One of the most strongly worded responses to the Pelosi visit in the People’s Daily was an August 4 commentary by Zhong Sheng” (钟声), a pen name for pieces on international affairs that reflect the view of the top leadership. (For more on official pen names, read CMP’s related analysis from June). The commentary repeated the official line that Pelosi’s visit was a “serious violation of the one-China principle,” and of the Three Communiqués forming the foundation of US-China relations.
Noting that China was holding several days of military exercises around Taiwan in response to Pelosi’s visit, the “Zhong Sheng” commentary concluded: "China must be reunified, and will inevitably be reunited. This is an unstoppable historical trend that will not and cannot be changed by Pelosi's provocative visit.”
The tone of official coverage of the visit was conveyed most consistently through the specific Chinese term used in place of what otherwise might have been the word simply for “visit” (访问). In the above passage, and in every article in the official state media related to Pelosi, the term used instead was “sneaky visit,” or cuànfǎng (窜访), which suggested that Pelosi’s visit was vile and cunning — an act in the shadows that could not withstand the light of scrutiny. While the second character in this two-character pairing simply means “to visit” or “call on,” the first is composed of the character for “cave” along with the character for “rat“ — an association that becomes clearer in the traditional version, 竄訪.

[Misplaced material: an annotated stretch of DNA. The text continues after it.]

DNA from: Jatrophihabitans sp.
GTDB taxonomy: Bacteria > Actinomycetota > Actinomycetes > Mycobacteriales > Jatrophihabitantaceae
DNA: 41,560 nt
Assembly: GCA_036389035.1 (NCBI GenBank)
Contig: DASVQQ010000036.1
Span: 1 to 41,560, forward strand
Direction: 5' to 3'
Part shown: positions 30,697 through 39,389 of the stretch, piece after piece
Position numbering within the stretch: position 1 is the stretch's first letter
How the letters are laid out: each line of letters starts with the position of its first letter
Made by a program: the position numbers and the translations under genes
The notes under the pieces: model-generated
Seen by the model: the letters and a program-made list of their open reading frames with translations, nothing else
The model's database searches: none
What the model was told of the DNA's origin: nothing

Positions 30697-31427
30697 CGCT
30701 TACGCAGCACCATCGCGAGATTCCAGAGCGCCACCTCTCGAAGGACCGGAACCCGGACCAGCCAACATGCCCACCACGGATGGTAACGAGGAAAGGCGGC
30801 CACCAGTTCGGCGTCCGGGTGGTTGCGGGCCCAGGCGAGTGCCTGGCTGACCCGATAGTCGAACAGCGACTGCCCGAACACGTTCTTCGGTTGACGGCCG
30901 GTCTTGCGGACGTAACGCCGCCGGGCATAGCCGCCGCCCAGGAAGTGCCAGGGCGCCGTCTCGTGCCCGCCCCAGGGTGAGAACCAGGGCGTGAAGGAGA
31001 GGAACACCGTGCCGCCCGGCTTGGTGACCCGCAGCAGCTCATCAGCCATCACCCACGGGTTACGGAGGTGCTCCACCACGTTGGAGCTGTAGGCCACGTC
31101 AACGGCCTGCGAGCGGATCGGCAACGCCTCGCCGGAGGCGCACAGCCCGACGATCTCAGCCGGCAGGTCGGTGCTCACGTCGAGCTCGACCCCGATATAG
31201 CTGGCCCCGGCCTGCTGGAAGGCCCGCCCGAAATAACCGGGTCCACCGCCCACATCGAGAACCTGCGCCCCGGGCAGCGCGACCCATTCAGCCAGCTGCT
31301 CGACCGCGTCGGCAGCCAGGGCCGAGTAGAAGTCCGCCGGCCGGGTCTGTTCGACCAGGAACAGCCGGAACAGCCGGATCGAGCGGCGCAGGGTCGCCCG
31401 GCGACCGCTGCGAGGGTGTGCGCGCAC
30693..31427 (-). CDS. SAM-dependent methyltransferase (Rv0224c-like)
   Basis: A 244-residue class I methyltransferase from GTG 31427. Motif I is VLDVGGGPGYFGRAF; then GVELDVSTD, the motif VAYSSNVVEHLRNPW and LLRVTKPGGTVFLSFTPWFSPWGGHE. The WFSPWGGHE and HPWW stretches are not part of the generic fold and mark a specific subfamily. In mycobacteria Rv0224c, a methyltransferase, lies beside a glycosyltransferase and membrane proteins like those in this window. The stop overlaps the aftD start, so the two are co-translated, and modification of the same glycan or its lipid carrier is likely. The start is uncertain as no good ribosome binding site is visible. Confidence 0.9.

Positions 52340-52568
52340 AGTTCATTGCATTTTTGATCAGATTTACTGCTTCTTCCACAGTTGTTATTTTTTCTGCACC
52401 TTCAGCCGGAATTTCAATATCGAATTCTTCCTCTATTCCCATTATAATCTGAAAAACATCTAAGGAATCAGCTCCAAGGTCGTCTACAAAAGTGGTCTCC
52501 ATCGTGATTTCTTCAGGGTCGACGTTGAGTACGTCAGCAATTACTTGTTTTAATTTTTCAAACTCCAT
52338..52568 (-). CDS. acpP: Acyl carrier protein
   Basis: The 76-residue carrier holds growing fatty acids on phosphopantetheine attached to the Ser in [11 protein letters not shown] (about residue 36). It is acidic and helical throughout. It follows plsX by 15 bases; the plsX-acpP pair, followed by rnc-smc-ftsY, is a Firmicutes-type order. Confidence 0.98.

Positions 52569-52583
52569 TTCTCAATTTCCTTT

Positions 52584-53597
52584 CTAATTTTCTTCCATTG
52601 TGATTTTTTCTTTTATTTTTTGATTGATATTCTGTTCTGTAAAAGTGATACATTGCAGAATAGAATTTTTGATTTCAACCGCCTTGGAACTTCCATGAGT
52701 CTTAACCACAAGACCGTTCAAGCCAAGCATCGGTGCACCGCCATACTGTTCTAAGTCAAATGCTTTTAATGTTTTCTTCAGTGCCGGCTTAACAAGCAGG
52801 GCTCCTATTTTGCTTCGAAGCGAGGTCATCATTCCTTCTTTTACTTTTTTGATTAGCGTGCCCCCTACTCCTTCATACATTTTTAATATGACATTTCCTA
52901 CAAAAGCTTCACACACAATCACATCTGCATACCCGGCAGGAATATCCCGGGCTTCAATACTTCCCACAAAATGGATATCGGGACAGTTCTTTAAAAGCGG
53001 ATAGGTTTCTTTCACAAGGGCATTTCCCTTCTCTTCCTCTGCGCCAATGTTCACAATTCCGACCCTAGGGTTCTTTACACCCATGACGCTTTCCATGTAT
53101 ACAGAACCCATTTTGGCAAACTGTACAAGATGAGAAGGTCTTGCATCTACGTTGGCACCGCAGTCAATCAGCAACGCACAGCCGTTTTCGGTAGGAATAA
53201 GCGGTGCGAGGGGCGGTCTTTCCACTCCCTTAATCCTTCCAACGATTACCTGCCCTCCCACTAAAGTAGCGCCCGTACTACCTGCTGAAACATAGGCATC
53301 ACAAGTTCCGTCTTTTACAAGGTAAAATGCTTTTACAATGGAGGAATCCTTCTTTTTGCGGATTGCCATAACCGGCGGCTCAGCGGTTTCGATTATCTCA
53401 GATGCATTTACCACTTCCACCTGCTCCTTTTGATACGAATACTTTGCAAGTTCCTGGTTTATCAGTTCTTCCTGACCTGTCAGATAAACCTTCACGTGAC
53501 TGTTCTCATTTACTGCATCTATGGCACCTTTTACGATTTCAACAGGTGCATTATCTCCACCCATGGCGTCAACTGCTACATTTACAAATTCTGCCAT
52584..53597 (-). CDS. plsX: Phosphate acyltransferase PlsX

The mouse has popularly been associated with cunning, deception, and greed in China. So the word cuàn suggests the scurrying of a rodent that is destructive and unwelcome. The word cuànfǎng appeared in 69 separate articles in the Chinese Communist Party’s official People’s Daily newspaper in August, as the paper vented its fury over the Pelosi visit. In the remarks of China’s Ministry of Foreign Affairs and in English-language coverage in state media outlets, meanwhile, Pelosi’s trip was a “sneaky visit.”
As Pelosi completed her visit to Taiwan, the People's Daily ramped up its open campaign of opposition, bringing the rapid upward climb of the phrase “external forces” (外部势力), which has long signaled more hardline Party opposition to perceived foreign meddling in China’s internal affairs. The phrase, which has remained in tiers 4 and 5 of the CMP scale for 2022, reached Tier 3 in August.
For more on Pelosi’s visit in the context of reporting on foreign affairs in the People’s Daily, see the “Foreign Leaders” section at the end of this report.
On the domestic political front, August 2022 was marked by important inspection tours by General Secretary Xi Jinping and Premier Li Keqiang on August 16. While Xi traveled to Liaoning province in China’s northeast, Li traveled to Guangdong province in the south. Both trips brought important signals.